Sanjay Gupta: A challenge for journalists is balancing hope and honesty.

From a Washington Post Magazine interview by KK Ottsen with Sanjay Gupta:

Sanjay Gupta, 50, is the chief medical correspondent at CNN. He is also an associate professor of neurosurgery at Emory University and associate chief of neurosurgery at Grady Memorial Hospital in Atlanta.

As both a journalist and a practicing doctor, I’m sure you think a lot about how to balance the need for people to understand the gravity of the coronavirus pandemic, but not provoke hysteria.

That is the question. The inflection point between hope and honesty — that’s how I think of it. And my medical career has been helpful because that’s what we’re always doing with patients. I think there is intrinsic value to hope. It shouldn’t just be labeled the opposite of honesty. But as doctors and as reporters, it can never come at the expense of honesty.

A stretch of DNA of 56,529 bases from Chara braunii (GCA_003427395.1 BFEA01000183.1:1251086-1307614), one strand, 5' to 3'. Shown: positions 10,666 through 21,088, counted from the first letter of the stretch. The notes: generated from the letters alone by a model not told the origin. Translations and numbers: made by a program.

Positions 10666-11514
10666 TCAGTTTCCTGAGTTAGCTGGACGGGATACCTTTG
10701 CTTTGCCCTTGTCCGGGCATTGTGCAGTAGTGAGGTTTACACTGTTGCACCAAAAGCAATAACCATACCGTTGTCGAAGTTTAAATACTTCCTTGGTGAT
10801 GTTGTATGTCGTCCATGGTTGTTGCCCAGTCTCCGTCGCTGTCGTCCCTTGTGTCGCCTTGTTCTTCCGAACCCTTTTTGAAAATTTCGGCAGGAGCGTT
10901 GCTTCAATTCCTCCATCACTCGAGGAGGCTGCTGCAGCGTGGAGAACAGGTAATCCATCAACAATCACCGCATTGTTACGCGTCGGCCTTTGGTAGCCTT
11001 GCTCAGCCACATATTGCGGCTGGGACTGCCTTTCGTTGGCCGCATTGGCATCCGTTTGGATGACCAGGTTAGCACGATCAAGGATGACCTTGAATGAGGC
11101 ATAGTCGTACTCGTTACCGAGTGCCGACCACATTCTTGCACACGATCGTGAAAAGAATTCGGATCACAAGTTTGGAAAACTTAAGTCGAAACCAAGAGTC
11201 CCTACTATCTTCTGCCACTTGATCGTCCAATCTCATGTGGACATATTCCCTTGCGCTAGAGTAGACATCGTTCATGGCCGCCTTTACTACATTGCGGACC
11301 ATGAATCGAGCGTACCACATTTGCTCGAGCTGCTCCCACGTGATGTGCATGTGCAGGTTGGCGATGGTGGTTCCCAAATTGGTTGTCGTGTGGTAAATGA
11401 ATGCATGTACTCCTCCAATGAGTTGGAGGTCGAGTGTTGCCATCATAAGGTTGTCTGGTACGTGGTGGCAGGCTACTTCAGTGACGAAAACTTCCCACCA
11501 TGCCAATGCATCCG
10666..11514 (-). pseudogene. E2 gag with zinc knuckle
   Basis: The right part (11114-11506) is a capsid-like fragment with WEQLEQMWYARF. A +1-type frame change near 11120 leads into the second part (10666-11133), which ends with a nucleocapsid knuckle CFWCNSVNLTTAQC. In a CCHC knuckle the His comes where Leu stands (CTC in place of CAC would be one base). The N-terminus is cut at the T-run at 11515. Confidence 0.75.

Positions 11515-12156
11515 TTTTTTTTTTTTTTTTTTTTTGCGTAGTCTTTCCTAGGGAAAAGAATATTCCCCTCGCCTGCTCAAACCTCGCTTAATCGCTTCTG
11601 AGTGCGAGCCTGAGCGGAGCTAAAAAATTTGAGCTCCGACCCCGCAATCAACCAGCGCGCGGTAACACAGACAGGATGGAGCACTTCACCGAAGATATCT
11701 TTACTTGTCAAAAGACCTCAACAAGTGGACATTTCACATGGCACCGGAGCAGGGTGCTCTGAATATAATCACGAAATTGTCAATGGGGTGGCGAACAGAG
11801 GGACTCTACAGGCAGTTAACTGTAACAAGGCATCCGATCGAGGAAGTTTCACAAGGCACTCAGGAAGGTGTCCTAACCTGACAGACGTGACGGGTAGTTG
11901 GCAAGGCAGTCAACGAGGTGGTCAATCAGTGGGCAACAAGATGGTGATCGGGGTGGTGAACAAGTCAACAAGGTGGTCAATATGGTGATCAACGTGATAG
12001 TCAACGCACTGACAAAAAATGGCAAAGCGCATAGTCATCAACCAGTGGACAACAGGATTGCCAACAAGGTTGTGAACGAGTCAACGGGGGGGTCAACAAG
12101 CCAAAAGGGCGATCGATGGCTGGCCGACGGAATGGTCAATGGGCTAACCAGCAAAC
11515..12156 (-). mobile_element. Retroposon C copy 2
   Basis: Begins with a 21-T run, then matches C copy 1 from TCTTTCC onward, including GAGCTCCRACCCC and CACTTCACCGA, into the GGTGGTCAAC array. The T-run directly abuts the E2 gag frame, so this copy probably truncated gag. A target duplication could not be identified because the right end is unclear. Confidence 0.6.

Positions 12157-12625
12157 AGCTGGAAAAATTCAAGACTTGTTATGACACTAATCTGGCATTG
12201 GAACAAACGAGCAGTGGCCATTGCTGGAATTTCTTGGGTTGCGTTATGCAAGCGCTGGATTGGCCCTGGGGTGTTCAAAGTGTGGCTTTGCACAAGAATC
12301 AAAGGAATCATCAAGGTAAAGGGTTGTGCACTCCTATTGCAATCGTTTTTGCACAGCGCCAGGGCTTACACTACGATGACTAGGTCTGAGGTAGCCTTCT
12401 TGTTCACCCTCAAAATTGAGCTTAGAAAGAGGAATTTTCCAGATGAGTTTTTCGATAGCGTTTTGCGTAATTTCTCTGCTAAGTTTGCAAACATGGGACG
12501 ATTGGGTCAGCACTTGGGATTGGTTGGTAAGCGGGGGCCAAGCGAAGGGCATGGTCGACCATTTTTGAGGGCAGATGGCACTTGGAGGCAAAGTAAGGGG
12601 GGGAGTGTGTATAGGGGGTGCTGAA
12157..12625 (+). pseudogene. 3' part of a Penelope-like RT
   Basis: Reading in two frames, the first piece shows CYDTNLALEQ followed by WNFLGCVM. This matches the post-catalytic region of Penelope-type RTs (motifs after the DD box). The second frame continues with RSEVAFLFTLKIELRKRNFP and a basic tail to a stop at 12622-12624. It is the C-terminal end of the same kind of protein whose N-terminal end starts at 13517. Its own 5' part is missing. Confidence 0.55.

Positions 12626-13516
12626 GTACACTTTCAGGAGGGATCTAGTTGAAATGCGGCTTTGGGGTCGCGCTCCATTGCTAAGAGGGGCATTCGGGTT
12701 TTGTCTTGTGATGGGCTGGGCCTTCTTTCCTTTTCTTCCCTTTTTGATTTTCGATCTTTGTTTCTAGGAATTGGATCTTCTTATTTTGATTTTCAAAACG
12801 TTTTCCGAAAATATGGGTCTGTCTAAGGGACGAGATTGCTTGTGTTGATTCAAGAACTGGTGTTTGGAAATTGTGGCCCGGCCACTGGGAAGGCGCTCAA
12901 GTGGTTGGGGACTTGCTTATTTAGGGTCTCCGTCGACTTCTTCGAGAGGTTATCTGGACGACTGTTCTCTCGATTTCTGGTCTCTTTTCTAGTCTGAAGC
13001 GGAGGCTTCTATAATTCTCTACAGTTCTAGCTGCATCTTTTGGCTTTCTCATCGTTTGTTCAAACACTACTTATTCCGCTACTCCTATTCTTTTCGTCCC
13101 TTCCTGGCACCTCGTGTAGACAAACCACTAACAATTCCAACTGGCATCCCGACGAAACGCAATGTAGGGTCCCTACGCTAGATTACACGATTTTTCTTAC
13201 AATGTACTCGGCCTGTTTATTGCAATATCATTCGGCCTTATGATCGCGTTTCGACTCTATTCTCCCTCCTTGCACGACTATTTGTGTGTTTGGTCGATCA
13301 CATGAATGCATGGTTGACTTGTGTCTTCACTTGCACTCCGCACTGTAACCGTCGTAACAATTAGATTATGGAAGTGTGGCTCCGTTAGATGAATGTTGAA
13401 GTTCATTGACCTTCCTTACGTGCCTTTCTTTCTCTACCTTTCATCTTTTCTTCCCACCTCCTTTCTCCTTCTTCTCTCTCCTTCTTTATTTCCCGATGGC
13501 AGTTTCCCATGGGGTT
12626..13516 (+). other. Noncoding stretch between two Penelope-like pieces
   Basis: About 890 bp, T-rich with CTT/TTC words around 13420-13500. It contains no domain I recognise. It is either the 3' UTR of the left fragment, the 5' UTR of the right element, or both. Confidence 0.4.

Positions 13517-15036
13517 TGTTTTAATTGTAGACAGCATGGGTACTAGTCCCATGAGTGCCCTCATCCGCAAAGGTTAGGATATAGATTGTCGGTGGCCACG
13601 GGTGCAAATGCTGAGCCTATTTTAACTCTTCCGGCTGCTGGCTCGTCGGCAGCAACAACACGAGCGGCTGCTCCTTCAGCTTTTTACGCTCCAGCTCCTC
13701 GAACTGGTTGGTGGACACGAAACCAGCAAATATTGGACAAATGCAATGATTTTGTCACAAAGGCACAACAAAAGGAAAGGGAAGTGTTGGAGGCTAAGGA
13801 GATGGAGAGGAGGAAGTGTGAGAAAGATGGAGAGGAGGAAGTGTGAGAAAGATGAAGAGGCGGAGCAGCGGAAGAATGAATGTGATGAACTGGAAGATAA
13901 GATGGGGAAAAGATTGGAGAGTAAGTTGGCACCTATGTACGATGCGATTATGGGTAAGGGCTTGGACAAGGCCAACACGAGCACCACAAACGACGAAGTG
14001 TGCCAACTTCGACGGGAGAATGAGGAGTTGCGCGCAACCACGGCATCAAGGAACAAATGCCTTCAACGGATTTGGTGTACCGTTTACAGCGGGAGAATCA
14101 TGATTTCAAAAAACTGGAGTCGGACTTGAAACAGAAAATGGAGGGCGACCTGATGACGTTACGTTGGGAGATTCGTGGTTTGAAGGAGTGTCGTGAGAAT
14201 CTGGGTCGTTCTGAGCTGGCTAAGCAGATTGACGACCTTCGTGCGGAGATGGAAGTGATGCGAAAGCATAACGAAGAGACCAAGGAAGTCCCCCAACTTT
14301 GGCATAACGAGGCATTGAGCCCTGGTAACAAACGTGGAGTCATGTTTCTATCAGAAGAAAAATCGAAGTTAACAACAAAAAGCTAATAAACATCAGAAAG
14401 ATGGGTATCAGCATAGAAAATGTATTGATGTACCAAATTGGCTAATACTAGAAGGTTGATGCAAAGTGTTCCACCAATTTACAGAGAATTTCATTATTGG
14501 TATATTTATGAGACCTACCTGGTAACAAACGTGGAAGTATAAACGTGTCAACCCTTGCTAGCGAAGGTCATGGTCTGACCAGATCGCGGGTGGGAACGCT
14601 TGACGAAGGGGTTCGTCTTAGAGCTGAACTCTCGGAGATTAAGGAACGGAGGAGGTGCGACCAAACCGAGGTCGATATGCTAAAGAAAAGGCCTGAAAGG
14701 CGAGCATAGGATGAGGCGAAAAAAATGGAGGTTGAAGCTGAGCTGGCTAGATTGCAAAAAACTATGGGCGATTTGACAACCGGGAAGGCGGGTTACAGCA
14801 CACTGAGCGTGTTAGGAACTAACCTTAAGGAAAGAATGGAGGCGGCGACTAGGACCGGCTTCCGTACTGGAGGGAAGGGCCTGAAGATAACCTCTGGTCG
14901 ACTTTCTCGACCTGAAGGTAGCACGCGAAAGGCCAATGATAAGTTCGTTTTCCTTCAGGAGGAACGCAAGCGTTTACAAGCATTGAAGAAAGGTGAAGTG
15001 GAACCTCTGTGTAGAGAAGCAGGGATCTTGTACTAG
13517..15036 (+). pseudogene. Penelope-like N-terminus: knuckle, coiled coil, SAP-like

For example, there was a discussion about potentially new therapeutics, one of them being chloroquine, this malaria drug. There’s a 20-patient study out of France that was promising. It’s very early, so I’m hopeful. But there’s no way that I could say that this is going to be it if the evidence isn’t there. You know? There was another study published in the New England Journal of Medicine about these two antiretroviral drugs, HIV drugs, that had a lot of promise. Everyone was really excited. They started the trial one week after the first patient was diagnosed in China. And they were, like, this is going to be it; this is going to get us out of this mess. And [then] it showed no benefit over existing supportive care. That’s why you do studies. And it’s not a zero-sum game. I mean, someone suggested: Well, just give them the chloroquine. It’s a pretty safe drug. And maybe it works, maybe it doesn’t. That’s not how you approach science — and if for no other reason than that you might then divert time and resources and energy away from something that could work and really make a monumental difference.

So, yeah, I am hopeful. Who isn’t? Everybody on the planet right now is hopeful. It’s a pandemic. But not just among doctors, but good reporters. You got to be fully transparent about what you know and what you don’t know.


  1. Barnard Law Collier says

    Perfectly spoken. Thanks for sharing it.

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